contact November 15th, 2012
As climate change makes longer, drier summers a reality in many parts of the world, a new trend in landscaping is taking root in Canada.
In Toronto, where precipitation levels were 52 percent below the seasonal average over the past six months, according to government data, residents are trading in their manicured lawns for environmentally friendly organic landscapes.
“Irrigation is a huge issue as water is such a valuable resource,” said Claire Suo-Cockerton of landscaping company Aesthetic Earthworks. “We are trying to plant material that is more appropriate today in our climate.”
Organic landscapers use drought resistant plants and shrubs native to the region, which encourage the development micro-organisms in the soil. This attracts birds and insects to act as natural pest and disease control.
A well-managed organic landscape is self-sustaining, whereas a traditional yard needs to be watered at least once per week, Suo-Cockerton said.
“It’s a drastic lifestyle change for those who incorporate it in their homes,” she added.
But the change may be a bit too drastic for average homeowner.
Kevin MacDonald, operations manager of Humber Nurseries near Toronto, said he hasn’t seen an increase in the sale of native plants and shrubs. He said the downside to native plants is they are more susceptible to native insects.
“By planting a cultivated variety, that is non-native, you may not end up with diseases and insect problems, simply because the diseases and insects that would traditionally attack that plant are not found in the new location,” he said.
Still, the main reason why traditional gardens remain popular may be purely aesthetic.
“In most cases homeowners will have a preference for what looks best,” MacDonald said.
While the bare shrubs and woodchips of an organic landscape don’t quite have the curb appeal of an ornamental garden, commercial and residential buildings looking to go green are picking up on the trend.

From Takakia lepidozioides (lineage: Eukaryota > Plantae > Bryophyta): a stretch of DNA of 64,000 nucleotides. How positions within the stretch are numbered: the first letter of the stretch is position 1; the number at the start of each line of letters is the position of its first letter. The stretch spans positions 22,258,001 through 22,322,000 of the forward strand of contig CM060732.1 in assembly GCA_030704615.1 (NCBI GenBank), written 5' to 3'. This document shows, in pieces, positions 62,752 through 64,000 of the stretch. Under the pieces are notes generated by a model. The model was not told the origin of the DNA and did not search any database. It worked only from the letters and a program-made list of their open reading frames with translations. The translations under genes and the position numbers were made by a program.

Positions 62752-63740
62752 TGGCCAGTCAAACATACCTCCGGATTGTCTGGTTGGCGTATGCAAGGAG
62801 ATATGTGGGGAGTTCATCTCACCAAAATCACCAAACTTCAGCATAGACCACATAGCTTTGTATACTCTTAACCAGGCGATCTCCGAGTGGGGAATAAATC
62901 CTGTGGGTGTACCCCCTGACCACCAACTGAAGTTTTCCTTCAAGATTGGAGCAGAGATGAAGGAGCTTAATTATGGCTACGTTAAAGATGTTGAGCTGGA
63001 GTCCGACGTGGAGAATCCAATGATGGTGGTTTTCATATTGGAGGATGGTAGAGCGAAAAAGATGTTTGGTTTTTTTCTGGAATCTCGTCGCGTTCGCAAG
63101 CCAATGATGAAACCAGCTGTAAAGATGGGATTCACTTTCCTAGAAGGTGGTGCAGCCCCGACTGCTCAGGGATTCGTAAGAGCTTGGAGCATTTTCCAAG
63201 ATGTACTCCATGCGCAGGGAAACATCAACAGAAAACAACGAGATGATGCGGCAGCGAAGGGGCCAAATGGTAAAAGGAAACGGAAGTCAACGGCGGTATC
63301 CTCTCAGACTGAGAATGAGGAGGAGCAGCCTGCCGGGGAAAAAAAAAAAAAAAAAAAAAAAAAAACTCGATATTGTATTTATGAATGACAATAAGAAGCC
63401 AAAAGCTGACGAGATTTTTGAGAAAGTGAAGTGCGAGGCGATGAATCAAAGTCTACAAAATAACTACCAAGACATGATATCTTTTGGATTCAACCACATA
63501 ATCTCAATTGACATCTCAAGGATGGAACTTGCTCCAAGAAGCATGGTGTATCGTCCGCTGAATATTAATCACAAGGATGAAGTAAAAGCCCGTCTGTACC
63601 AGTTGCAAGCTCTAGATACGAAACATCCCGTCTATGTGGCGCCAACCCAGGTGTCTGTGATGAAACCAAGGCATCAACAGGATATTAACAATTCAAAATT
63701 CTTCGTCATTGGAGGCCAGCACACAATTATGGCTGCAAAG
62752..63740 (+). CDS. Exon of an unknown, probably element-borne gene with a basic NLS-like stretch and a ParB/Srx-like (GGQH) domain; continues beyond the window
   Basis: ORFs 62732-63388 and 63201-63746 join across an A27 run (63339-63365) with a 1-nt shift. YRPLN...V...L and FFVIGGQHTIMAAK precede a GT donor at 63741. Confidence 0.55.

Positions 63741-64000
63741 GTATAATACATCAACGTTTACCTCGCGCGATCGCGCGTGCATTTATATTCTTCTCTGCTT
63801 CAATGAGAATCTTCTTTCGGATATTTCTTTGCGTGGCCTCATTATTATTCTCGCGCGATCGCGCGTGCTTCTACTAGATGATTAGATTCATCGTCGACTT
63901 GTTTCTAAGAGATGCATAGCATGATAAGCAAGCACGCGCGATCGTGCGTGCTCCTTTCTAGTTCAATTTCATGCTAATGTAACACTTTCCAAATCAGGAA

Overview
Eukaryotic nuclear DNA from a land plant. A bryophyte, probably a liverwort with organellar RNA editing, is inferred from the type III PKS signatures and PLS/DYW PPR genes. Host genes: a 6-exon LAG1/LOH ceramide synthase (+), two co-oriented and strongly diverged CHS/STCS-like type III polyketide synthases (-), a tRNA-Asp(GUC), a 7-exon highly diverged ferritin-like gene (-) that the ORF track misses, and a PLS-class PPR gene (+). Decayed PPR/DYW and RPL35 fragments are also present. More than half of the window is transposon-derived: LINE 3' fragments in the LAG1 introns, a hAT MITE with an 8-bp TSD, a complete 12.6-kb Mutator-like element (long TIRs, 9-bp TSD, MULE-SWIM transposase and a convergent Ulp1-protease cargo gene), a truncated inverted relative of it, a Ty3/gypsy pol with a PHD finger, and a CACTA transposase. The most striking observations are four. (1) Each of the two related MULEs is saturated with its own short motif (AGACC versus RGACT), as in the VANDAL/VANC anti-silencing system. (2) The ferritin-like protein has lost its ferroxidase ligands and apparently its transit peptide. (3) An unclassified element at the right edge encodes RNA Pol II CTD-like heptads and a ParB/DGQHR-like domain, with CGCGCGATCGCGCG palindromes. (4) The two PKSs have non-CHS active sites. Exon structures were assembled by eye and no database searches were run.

“From a developer’s standpoint it’s a great marketing tool because people are becoming very conscious of the environment,” said Melissa Ferrato of the Canada Green Building Council (CGBG).
The CGBG uses the leadership in energy and environmental design (LEED) standard developed in the United States to measure the “green factor” of a building. Avoiding pesticides, lawnmowers and leafblowers all reduce a building’s carbon footprint, contributing to a higher LEED score.
“Native, organic plants is what we’re all about,” said Ferrato. “We really discourage the use of manicured lawns and pesticides.”
While organic landscaping is only now gaining popularity in the private sector, it has long been used by city parks departments.
“We’ve been moving away from traditional lawns for many years now,” said Patricia Landry a liaison officer at the Toronto parks department. “We are using plants able to withstand drought, pollution and the changing climate.”
Organic landscaping makes economic sense for urban municipalities, Landry said. Less money is spent on labor and irrigation. And reintroducing native plants provides habitat for birds and small animals.
While efforts to convert Toronto’s ornamental flowerbeds to organic gardens were met with public opposition, some of the cultivated annuals were swapped with native plants.
“It’s about trying to keep a balance,” said Landry. “Finding different ways to keep those areas a little more environmentally friendly.”